I want you to try an experiment.
Walk into your next sales meeting and ask your account executives the following:
– What do you say on a voice mail to increase the odds of getting your calls returned?
– What’s the difference between how you handle a first call objection and an objection after you’ve made a presentation?
– What are your favorite closing techniques?
– When the client says, “Nobody watches TV in the summer,” how do you respond?
I’m going to guess that many on your team will really struggle with the answers to these questions. I’m also pretty convinced that a high percentage of sales management will also struggle. That’s scary, ‘cuz you can’t teach what you don’t know.
Not being great at the basics of selling is a challenge for an industry that is putting so much focus on developing new business.
There are two basic approaches used to do new business. Many stations develop new business by selling “stuff.” They bring clients packages for things like The Taste of Mobile or The Health and Fitness Expo.
The other new business approach (and the one we teach) focuses on an in-depth diagnosis of the customer’s business issues that leads to a presentation outlining a solution. It’s not either/or on these new business approaches. Today, most stations have to have both to be successful at reaching their new business goals.
Both of those approaches require selling—sitting in front of the client presenting an opportunity—and I sense that our industry today is not anywhere near as effective at the basics of selling as we’ll need to be.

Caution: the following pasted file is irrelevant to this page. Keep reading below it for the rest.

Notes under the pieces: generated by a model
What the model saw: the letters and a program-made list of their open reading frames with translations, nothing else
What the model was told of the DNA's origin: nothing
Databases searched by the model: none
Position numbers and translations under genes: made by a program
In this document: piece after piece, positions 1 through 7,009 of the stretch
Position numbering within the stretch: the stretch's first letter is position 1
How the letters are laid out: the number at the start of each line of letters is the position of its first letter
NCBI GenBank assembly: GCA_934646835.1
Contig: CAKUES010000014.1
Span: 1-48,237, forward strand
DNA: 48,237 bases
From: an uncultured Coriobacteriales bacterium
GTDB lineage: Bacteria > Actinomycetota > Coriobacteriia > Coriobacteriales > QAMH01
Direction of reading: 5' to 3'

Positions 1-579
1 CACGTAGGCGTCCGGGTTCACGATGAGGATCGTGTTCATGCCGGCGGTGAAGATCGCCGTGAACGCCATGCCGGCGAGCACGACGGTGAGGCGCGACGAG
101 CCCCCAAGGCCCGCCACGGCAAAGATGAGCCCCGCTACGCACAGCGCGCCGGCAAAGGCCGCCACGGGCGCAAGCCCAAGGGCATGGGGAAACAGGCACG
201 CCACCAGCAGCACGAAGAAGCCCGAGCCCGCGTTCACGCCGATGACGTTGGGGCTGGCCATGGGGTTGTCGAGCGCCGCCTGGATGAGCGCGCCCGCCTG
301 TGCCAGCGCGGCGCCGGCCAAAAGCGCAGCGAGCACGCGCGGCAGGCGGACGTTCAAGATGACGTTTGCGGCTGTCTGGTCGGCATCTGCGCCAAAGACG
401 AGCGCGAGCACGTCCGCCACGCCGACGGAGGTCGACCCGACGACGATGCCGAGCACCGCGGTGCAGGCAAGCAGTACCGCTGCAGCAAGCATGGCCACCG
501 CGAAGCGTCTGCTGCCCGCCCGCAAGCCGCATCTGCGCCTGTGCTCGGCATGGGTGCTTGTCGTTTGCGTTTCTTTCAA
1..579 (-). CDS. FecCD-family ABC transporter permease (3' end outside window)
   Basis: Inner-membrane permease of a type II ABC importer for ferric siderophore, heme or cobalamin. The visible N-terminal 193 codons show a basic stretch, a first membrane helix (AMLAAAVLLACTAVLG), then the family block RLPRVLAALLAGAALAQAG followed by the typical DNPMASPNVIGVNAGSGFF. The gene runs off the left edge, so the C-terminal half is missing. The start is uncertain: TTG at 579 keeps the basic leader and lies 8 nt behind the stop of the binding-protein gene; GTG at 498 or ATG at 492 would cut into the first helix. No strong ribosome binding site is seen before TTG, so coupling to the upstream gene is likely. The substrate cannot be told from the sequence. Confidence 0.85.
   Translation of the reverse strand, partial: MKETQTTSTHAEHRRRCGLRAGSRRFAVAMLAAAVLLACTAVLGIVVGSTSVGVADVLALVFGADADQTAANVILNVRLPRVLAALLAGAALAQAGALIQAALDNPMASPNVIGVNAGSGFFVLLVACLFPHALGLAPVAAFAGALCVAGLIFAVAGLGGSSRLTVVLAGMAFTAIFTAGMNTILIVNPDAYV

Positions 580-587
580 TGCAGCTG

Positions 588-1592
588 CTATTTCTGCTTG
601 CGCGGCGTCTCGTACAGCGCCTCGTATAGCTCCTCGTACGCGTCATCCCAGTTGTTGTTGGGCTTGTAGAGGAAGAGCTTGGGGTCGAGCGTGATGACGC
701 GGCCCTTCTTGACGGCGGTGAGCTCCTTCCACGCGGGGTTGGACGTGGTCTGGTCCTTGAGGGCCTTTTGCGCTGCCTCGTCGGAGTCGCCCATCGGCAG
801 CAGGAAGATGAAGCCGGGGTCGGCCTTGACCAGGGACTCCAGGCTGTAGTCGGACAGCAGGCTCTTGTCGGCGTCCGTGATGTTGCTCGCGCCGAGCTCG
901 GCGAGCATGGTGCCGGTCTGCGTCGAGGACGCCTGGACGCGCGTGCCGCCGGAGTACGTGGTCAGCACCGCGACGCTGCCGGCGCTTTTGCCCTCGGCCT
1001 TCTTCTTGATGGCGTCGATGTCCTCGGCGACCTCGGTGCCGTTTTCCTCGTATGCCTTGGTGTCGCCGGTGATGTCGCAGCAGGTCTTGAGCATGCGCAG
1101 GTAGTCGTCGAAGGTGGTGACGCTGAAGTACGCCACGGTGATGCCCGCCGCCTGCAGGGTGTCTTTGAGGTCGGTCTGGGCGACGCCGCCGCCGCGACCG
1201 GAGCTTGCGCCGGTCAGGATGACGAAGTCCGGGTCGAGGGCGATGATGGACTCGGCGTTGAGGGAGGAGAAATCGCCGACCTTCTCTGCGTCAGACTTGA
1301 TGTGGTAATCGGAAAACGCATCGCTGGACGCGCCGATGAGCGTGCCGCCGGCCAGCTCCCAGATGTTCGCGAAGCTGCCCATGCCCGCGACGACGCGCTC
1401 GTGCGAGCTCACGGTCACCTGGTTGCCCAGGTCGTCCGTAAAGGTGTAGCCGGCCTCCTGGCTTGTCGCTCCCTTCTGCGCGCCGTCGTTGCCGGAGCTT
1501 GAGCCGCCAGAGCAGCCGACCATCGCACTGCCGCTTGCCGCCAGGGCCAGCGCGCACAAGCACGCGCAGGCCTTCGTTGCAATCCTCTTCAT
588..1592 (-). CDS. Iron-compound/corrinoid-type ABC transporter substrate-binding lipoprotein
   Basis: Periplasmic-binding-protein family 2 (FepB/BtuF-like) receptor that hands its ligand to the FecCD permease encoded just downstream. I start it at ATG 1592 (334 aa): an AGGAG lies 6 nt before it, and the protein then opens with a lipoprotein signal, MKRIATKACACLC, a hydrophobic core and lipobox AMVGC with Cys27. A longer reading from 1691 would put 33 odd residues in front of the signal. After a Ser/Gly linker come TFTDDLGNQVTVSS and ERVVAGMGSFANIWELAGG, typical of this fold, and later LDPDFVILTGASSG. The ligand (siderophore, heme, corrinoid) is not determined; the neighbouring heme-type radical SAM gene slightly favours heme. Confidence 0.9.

There are 6 things that really great sellers master:
2. Getting the appointment
3. Effective diagnosis (this requires better call prep than most do)
4. Customer-focused presentations
5. Asking for the order
6. Dealing with objections
Of course, within these 6 areas are lots and lots of techniques. That’s why training can’t be an event. We try to persuade users of our Doyle On Demand platform to invest 15-20 minutes per week in their own career by taking (and probably more importantly re-taking) courses to help them get better and better at the basics of selling. As a leader, your approach to teaching these ideas needs to be like the words on the back of the shampoo bottle. Lather… Rinse… Repeat. We teach frequency as a principle that drives results for our advertisers. Frequency in training is the most important aspect for really pushing concepts into action.
When major league baseball teams started spring training a month ago, they practiced the basics. Who covers first on a ground ball to the right side of the infield? Where does the cut-off man stand? These are the exact same things my son‘s Little League® team practiced when he was a 10-year-old just learning baseball. Lather… Rinse… Repeat.
As we re-orient our sales effort to be more and more focused on new business, we need to make sure that our teams have the tools they’ll need to be more effective. Simply sending people out to make more calls is a strategy that is, if not doomed to failure, certainly not going to lead us to high growth.
Work with your sales team to help them be brilliant at the basics. It can give you and your company a significant competitive advantage.